The world economy, like it or not, is experiencing cardiac arrest from the scourge of Covid-19.
If February's Unity Budget can be likened to preventive medicine - and the Resilience Budget in March, intensive care - then the Solidarity Budget announced yesterday is the fiscal equivalent of cardiopulmonary resuscitation (CPR).
Three rounds of support measures in six weeks is a national record. Even during the severe acute respiratory syndrome (Sars) outbreak in 2003, a second supplementary budget was announced only in the second half of the year.
But there is no time to lose. A record 120 more Covid-19 cases were announced here on Sunday, of which four were imported and 116 local.
To stem the growing community spread of Covid-19, most workplaces and retail outlets will be shuttered for one month from today, except those in key economic sectors and essential services. All schools will move to home-based learning from tomorrow.
Countries around the world are attempting a high-wire act of slowing their economies down to deal with a health shock, while not holding things too far back that a rebound becomes impossible.
Singapore is no exception. As Deputy Prime Minister Heng Swee Keat said in Parliament yesterday, the country must take short-term pains to avoid even sharper pain later. "Otherwise, if the outbreak escalates, the impact on lives and livelihoods will be even worse," he said.
It was inevitable that more government support would be needed to cushion the blow of widespread closures. Just what this looks like, was revealed yesterday:
For households, more direct cash in hand - $600 per adult Singaporean - and earlier.
For firms and workers, additional support for wage costs, cash flow and credit.
Firms in all sectors will have 75 per cent of their local employees' wages subsidised for the month of April. The subsidy applies to the first $4,600 of wages paid this month.
The monthly foreign worker levy due this month will be waived. There will also be a foreign worker levy rebate of $750 for each work permit or S pass holder.
A Bill will be tabled today to compel landlords to pass on property tax rebates in full to tenants.
Support for self-employed persons will be broadened to cover those who earn a small income from employment work, including some who live in private property.
The additional boost will draw upon another $4 billion of the nation's past reserves, on top of the $17 billion announced on March 26.
The broad-based Solidarity Budget, crafted with feedback from concerned industry and citizens, is certainly welcome.
Could the Government have done more to pre-empt the economic devastation? Of course, given the substantial reserves at hand. But it has already shown a willingness to scale up its fiscal stimulus significantly in just over six weeks.
The pandemic is evolving by the day. Much remains unknown about the disease's trajectory, or the full repercussions of containment measures applied around the world. A measured approach now is therefore appropriate.
Should the pandemic be prolonged, however, policymakers may be forced to reckon with the need to think out of the box.
Rebates, wage subsidies, cash transfers and bridging loans may be tried-and-tested policy tools, applied during almost all of Singapore's past economic crises.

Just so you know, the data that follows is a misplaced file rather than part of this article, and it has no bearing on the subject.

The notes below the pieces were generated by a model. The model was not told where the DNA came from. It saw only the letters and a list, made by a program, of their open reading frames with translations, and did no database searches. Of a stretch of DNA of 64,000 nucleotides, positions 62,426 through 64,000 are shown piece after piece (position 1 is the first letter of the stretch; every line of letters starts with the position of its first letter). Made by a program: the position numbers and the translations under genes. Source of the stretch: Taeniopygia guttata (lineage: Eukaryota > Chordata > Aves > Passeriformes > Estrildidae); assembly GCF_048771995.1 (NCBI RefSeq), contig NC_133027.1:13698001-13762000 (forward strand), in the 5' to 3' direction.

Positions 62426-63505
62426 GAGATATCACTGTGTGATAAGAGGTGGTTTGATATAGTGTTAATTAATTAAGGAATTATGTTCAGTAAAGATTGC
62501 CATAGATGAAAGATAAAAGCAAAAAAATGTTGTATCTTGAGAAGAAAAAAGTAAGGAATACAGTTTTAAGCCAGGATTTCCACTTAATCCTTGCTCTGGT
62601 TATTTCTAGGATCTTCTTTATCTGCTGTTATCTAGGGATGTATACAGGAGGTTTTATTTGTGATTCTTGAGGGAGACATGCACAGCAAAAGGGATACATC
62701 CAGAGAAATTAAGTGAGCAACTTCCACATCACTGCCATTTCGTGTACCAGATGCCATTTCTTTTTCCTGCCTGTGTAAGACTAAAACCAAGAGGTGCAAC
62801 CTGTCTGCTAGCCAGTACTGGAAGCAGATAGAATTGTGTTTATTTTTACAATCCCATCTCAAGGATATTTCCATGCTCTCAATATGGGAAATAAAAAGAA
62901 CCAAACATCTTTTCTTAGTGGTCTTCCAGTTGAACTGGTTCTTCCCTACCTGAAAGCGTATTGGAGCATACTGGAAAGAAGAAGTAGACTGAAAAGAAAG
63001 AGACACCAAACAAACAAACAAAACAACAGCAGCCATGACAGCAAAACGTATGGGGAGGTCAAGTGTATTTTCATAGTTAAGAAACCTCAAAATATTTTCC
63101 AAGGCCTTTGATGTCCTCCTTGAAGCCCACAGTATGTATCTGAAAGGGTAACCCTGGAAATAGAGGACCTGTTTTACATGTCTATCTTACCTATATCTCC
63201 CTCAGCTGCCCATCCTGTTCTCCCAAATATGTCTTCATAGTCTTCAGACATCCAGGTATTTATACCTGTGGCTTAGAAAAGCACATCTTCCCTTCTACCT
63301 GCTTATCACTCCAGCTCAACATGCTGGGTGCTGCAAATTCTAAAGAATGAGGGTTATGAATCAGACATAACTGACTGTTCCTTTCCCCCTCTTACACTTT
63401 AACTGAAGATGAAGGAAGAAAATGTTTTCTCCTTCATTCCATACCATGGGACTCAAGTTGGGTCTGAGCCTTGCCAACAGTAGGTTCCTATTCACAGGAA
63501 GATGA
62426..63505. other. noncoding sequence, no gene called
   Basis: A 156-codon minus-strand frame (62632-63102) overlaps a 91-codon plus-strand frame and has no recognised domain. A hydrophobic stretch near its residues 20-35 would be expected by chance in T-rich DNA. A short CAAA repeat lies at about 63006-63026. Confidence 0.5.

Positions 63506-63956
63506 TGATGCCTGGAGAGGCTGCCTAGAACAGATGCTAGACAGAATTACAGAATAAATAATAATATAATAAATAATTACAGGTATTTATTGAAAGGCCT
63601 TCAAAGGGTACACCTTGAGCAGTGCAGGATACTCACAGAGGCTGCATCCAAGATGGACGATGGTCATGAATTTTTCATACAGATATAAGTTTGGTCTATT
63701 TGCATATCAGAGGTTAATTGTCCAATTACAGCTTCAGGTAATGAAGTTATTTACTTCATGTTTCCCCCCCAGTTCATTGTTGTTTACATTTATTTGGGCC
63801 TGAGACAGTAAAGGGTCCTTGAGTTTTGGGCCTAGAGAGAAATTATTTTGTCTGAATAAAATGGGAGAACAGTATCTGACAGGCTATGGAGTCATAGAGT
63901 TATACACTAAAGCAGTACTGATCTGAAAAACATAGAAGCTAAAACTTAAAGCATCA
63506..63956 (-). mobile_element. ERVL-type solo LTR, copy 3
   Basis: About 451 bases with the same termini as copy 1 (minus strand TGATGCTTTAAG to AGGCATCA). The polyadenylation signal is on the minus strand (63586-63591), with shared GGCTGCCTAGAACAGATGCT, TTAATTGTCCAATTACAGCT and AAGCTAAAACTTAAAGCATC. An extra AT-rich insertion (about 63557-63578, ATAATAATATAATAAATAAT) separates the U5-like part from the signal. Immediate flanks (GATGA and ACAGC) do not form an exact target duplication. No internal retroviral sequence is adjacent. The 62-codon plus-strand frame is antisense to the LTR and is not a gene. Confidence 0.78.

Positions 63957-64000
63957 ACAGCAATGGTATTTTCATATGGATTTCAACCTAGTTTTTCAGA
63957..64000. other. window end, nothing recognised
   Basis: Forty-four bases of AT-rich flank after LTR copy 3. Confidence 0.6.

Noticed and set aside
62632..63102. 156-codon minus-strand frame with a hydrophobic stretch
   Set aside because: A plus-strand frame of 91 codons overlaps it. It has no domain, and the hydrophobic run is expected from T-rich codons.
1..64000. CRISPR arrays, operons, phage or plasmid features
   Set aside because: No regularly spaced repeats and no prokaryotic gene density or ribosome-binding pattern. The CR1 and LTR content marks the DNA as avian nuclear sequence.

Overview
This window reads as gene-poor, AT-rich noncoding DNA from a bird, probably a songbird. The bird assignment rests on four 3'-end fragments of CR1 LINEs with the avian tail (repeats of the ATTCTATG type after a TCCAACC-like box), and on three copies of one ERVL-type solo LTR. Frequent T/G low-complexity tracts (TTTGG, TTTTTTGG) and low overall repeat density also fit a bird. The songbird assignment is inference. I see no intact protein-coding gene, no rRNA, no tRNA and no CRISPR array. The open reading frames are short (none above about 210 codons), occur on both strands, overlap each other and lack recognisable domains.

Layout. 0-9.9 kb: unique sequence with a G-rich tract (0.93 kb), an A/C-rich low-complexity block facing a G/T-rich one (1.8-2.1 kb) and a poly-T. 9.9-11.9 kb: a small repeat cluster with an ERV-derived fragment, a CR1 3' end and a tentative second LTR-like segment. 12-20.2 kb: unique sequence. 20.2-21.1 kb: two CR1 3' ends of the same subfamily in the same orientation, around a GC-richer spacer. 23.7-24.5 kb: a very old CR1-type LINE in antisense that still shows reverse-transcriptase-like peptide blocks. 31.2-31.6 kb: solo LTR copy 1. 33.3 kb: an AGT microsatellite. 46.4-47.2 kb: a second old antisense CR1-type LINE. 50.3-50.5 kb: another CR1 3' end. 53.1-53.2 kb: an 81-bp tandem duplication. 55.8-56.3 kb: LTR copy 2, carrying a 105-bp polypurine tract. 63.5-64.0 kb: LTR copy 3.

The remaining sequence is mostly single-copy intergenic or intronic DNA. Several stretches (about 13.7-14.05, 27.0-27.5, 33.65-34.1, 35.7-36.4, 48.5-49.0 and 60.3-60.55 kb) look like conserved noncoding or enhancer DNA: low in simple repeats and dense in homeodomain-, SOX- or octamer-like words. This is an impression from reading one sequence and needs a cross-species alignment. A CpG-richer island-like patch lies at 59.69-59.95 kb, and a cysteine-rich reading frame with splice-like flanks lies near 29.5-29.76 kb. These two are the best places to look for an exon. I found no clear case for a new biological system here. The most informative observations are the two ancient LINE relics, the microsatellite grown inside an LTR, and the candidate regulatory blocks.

But as the months - even years - drag on, can the public service bear the administrative load of assessing individual cases on a needs basis?
Already, civil servants are working round the clock to handle queries from affected companies and citizens. A whopping 100,000 have applied for the Temporary Relief Fund (TRF) since it was launched less than a week ago.
Can automatic disbursements work without being abused? Means testing could take too long for those whose earnings have dried up overnight.
Nominated MP Anthea Ong suggested such a mechanism for the TRF and Covid-19 Support Grant, using self-declaration or proxy indicators like changes in Central Provident Fund contributions.
More fundamentally, the Covid-19 outbreak has laid bare the truth that society is only as strong as its weakest link.
Foreign workers housed in crowded living conditions have created a perfect storm for rapid infection. Nearly 20,000 workers in two dormitories, which account for 90 of the Covid-19 cases so far, will be quarantined in their rooms for 14 days.
Meanwhile, rich parents have clamoured for schools to be shut, while poor parents appealed for them to remain open, as they did not have the option to work from home, said Mr Ong Teng Koon (Marsiling Yew-Tee GRC).
Will recent measures, such as grocery vouchers for the poor and protection for the self-employed, represent a new policy normal?
With cleaning, security and other services hobbled by lockdowns in neighbouring countries, can more locals fill such positions so that there are fewer disruptions when the next crisis comes around?
After all, as Mr Ong pointed out, the pandemic has shown that cleaners, nurses, caregivers, utility workers and delivery workers are the real heroes who ought to be rewarded in a manner commensurate with their worth.
Said Workers' Party chief Pritam Singh (Aljunied GRC): "A thorough review of what a living wage in Singapore ought to be, for Singaporeans who man our critical infrastructure and keep the country's heart beating, would be appropriate and timely.
"Only then can we say we are a people who leave no one behind."
No policy or distribution channel works perfectly. Despite the best of efforts, reaching those who need it the most can be difficult.
The implication is that, whatever combination of delivery is chosen, it is better for fiscal policy right now to err on the side of doing more rather than less. Providing immediate relief is essential to prevent extreme suffering and permanent damage to the economy.